VGA display connected to USB-C adapter stuck after power saving mode

I have a Philips 190SW VGA monitor which, while it cannot display a super resolution, it can be a descent second display for things that you need, yet they do not need to grab your immediate attention. So I got a USB-C to VGA adapter and hooked it up.

Sure enough Windows 10 recognized the monitor and I arranged the displays to my liking and was very happy. Only there was a problem. After the power saving mode kicked in, Windows lost the monitor. It could never figure out that it should come off the power saving mode when I started working again. The quick, yet not very practical, solution was to unplug and plug again the USB-C adapter.

Searching the Internet I saw that I am not alone in this issue and the proposed solutions vary and seem like random shots in the dark. There is even at least one adapter by StarTech offering a presentation mode claiming that it never allows the (VGA) projector to go to sleep mode. And the best hack I found (sorry, I’ve lost the reference) that suggested:

> In my case, one of my VGA monitor’s was connected to a VGA to DVI connector going into my graphics card. I simply pulled PIN 12 from the VGA cable going into the VGA to DVI converter, problem solved. Monitor does not go into Power Savings mode, shown as Generic Non-PNP monitor in Device Manager. The signal for Auto Detect/PNP is not transmitted through to the VGA to DVI converter and the problem is gone!!!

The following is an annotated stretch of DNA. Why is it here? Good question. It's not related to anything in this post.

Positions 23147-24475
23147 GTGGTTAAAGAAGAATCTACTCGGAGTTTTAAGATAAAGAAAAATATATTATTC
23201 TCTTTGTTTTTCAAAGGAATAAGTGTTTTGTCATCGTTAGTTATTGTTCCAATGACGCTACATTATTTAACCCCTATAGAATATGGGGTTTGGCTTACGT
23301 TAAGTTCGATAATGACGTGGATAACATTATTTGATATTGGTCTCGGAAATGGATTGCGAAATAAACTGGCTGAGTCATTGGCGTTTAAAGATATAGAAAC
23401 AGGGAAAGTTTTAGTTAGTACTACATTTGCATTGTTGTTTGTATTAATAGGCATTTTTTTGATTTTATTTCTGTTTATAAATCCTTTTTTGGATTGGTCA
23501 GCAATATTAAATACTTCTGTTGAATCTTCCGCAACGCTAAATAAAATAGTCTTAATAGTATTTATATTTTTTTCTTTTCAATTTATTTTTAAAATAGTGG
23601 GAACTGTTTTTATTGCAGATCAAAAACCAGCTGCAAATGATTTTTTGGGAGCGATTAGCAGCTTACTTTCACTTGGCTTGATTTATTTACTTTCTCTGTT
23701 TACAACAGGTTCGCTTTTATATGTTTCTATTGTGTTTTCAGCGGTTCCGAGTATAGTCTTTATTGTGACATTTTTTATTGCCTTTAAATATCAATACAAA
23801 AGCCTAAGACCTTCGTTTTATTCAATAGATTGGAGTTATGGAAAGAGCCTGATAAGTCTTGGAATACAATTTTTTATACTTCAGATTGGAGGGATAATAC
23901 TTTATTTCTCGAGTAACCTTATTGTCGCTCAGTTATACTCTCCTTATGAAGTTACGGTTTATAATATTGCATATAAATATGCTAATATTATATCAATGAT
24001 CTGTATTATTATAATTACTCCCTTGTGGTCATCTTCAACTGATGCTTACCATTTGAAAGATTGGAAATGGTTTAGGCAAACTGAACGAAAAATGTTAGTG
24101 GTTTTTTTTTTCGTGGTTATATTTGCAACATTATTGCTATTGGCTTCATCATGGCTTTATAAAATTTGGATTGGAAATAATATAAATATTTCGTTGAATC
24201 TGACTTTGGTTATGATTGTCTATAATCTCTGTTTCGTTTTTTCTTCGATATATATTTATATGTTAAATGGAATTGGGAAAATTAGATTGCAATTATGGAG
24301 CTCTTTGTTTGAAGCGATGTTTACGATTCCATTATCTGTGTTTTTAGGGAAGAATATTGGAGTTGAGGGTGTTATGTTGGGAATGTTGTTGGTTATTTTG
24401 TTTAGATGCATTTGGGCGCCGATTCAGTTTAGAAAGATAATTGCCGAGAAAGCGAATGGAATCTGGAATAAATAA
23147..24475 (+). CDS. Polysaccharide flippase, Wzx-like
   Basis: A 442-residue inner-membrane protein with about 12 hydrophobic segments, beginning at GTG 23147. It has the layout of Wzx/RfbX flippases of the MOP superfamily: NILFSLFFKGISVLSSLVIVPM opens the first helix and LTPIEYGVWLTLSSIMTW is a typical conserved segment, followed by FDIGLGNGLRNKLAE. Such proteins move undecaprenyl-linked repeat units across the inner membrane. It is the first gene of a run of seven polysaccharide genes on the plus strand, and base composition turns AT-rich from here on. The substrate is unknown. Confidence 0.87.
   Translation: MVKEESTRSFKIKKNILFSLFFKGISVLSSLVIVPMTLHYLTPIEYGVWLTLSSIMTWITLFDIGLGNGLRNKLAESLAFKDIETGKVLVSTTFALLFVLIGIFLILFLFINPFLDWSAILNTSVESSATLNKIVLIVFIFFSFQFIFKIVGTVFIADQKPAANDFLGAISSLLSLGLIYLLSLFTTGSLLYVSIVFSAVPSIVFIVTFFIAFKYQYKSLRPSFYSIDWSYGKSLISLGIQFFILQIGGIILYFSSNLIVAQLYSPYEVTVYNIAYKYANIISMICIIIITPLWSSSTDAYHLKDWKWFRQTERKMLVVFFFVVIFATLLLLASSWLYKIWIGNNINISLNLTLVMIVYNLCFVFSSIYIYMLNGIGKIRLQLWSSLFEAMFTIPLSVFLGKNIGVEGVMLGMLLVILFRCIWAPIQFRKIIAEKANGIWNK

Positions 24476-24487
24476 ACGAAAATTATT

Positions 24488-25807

Short before actually going through with this, I decided to boot to Linux (Ubuntu) and see whether the behavior gets replicated there. It did not! Bang. So it must have something to do with how Windows handles the monitor. Rebooting back to Windows, I fired up the Device Manager and went ahead and updated the monitor driver to …Generic Pnp Monitor. Success!

If you’ve scoured through the net for this very same problem with no solution, then this post might help you out too.

PS: Sometimes, even the above trick does not help. In those cases it seems your only alternative is to disable turning off sleeping your screen altogether, and just set a screen saver.

Moving from vagrant+VirtualBox to WSL2

The past two years I had been working on Windows 10 Home. I had a setup that was really easy for me, using a vagrant box per project and using minikube as my docker host. But …

… I wanted to upgrade to Windows 10 Pro. The Windows upgrade was relatively easy and then started the issues. Hyper-V does not play nice with VirtualBox which was the provider for my vagrant boxes. One option was to

> bcdedit /set hypervisorlaunchtype off

which allowed me to work as before, but one of the reasons to make this upgrade to Pro was to run Docker Desktop natively. With hypervisorlaunchtype set to off this is not possible since WSL2 does not run.

So I took a tarfile of each ~vagrant user per virtual machine, then bcdedit /set hypervisorlaunchtype auto, rebooted and I had both WSL2 and docker desktop operational. You can also have minikube run on top of Hyper-V and of course you can always run the kubernetes that comes with the docker desktop.

Because I did not have an elaborate setup with my VMs, the transition seems to have happened without many issues. I now have one user per project in my WSL and still can keep tarfile backups or whatever else if needed.

As for VMs, I am thinking of giving multipass a chance.